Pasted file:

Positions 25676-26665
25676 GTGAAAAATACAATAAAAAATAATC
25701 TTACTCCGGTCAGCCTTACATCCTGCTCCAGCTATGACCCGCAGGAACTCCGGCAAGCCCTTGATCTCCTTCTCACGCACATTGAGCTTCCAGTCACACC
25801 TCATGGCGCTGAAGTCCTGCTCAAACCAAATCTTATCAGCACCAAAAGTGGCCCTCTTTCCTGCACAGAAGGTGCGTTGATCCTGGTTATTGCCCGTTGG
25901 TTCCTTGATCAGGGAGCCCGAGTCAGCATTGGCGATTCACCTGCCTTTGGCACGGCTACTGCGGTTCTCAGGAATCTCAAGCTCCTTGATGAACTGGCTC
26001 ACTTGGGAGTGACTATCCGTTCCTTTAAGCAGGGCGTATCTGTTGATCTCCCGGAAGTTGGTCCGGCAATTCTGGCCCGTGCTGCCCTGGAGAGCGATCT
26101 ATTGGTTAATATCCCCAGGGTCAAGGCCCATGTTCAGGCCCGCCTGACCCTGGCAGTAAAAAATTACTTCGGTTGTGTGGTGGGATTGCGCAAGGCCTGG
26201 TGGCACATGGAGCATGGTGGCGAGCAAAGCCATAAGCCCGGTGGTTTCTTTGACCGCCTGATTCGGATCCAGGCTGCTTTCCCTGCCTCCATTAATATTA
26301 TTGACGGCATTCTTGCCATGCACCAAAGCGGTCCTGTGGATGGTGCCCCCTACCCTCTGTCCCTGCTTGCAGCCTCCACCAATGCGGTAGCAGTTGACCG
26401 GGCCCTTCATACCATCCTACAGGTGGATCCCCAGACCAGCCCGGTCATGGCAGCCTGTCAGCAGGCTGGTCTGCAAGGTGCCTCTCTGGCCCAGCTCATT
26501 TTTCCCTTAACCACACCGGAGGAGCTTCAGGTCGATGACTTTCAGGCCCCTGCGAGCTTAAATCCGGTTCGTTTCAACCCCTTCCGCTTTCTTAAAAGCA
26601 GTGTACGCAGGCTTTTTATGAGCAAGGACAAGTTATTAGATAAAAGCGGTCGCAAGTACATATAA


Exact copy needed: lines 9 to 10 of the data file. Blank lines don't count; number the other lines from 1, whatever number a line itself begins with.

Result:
26301 TTGACGGCATTCTTGCCATGCACCAAAGCGGTCCTGTGGATGGTGCCCCCTACCCTCTGTCCCTGCTTGCAGCCTCCACCAATGCGGTAGCAGTTGACCG
26401 GGCCCTTCATACCATCCTACAGGTGGATCCCCAGACCAGCCCGGTCATGGCAGCCTGTCAGCAGGCTGGTCTGCAAGGTGCCTCTCTGGCCCAGCTCATT